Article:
SIMPSON: Storm' effects linger and defy prevention

When speaking of Hurricane Irene, they say the worst is over. Yes, but the pain lingers on.

In the aftermath of Irene are damaged buildings, bridges and roads. Floods covered some towns and falling trees knocked out power.

We know these things happen following storms, so how do we cut our losses? Do we strengthen building codes? How about better forecasting? Should we move away from beaches, rivers and streams? How about putting power lines underground? Cutting trees?

Statistics prove that trees falling on power lines have been a major source of trouble in storm areas. Why didn't they bury lines when first built? Probably because it has been the experience of power companies that is easier and less costly to fix lines above ground rather than do repairs underground.

We wonder if companies factored in consumer costs when power is lost? How many times have you lost a freezer full of food after days of power loss? How uncomfortable were you without your air conditioner in 90-degree heat?

Some power companies do a better job than others in trimming limbs around their lines. Even so, during Irene falling trees across lines caused many power losses. Thousands of people were still without power days after the hurricane passed.

Studies prove there are fewer outages with underground lines. However, when a problem occurs it costs more and takes longer to repair power lines underground. These costs are surely passed on to consumers. Underground lines become less reliable the older they get. So, because of costs and reliability and easier access, we are probably stuck with overhead lines for now.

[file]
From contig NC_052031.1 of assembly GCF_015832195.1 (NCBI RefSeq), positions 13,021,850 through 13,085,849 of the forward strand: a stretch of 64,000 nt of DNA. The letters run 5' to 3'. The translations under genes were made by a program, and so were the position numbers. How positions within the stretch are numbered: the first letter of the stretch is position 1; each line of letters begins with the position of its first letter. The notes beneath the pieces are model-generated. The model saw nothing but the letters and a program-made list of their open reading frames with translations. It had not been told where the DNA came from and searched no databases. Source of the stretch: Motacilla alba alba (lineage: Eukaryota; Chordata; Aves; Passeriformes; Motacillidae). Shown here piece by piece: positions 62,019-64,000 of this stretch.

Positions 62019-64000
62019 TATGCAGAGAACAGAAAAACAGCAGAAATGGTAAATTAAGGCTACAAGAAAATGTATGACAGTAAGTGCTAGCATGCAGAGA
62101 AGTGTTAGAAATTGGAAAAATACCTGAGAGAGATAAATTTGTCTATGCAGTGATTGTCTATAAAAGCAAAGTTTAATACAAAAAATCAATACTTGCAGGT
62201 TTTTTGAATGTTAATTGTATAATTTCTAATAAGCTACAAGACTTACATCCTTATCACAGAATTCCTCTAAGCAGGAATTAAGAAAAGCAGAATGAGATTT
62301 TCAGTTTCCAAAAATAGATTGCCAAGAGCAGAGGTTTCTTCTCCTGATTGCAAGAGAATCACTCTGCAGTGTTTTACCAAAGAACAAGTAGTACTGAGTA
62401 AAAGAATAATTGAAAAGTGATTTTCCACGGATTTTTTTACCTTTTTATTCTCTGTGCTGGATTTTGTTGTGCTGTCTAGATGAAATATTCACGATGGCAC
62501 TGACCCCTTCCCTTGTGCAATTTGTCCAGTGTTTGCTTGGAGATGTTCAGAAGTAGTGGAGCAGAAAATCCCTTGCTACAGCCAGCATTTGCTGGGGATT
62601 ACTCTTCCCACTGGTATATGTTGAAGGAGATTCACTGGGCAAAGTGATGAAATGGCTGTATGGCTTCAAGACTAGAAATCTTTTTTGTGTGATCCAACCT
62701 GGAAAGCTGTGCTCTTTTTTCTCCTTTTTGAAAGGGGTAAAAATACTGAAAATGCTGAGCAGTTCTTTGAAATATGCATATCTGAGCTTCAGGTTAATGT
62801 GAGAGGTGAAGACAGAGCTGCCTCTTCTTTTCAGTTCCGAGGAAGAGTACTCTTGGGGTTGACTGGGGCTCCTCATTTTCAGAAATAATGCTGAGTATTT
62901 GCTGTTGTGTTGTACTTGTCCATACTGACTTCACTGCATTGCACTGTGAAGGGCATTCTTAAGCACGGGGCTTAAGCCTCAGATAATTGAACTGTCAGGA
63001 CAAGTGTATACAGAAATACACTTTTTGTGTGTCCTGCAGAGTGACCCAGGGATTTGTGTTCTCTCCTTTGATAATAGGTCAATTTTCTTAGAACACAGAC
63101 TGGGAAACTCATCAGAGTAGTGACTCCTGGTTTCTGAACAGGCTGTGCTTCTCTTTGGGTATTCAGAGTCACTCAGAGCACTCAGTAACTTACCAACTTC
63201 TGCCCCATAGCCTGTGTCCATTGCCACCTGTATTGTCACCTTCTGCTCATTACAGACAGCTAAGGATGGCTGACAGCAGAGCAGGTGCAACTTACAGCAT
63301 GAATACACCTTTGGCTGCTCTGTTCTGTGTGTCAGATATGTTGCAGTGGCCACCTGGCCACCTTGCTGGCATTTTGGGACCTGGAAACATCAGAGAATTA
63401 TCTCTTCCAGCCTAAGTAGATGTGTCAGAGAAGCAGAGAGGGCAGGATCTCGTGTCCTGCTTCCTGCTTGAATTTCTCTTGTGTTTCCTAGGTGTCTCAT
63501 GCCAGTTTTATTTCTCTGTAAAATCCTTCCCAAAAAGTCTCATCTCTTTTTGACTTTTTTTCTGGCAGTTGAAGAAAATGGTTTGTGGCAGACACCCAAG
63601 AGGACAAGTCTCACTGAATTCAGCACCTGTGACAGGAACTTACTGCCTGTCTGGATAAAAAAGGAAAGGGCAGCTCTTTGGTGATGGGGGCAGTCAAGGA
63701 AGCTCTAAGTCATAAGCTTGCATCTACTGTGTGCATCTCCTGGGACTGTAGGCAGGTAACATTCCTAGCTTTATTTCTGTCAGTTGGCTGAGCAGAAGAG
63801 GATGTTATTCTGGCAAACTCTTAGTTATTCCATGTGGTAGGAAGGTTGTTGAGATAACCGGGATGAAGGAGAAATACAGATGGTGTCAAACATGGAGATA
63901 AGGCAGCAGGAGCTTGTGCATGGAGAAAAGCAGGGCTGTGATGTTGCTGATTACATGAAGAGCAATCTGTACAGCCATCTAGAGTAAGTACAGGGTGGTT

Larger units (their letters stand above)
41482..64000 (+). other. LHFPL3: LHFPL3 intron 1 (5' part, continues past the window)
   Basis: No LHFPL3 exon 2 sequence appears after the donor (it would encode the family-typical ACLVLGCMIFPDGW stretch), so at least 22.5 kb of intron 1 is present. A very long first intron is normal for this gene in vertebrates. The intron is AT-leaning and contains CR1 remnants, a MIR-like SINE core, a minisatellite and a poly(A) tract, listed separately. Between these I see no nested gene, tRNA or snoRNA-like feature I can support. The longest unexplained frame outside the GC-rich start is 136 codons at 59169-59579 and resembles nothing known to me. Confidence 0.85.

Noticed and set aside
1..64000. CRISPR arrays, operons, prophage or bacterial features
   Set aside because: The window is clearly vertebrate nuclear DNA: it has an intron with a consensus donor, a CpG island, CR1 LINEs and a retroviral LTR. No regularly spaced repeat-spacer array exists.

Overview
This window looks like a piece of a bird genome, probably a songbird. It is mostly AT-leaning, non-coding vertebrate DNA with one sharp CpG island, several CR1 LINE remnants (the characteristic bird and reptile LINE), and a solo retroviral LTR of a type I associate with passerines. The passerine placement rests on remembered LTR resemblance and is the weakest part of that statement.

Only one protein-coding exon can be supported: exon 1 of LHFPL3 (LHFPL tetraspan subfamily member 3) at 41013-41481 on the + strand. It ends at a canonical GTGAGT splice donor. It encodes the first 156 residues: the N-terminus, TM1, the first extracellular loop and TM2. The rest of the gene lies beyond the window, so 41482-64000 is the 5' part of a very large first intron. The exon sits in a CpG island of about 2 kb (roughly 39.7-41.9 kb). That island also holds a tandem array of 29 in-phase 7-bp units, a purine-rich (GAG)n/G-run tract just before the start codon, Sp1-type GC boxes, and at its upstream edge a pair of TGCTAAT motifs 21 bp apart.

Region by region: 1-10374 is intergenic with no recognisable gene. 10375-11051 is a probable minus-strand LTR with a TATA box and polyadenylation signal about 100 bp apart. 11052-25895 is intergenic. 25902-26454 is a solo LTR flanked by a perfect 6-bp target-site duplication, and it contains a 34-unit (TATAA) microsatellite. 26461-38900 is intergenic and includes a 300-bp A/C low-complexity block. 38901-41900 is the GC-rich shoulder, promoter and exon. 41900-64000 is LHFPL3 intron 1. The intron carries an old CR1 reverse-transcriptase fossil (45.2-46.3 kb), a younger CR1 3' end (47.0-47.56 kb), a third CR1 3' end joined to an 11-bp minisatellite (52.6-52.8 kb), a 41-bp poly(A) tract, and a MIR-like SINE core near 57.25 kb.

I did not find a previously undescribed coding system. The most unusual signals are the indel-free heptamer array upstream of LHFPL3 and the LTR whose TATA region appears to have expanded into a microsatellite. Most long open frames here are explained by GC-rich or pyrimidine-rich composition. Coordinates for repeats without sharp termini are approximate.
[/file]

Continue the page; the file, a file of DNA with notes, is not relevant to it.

Victims of Irene are learning all about such things as they struggle to find normalcy.

With new storms forming in the Atlantic, people must be prepared to face new challenges. Once again many will face excessive rain, winds, falling trees, curfews, flooding and loss of power. Some will be evacuated. What can they do but heed warnings, follow instructions, take precautions, be prepared and move out of danger's path.

Because of severe damage, polluted drinking water, exposure to disease and other undesirable after-effects, people in storm zones tend to have a sense of impending doom. They know getting back to normal takes time, money and patience.

Jack Simpson is a former educator, veteran, author and a law enforcement officer. His column appears each Friday. For past columns, visit www.rockdalecitizen.com or www.newtoncitizen.com.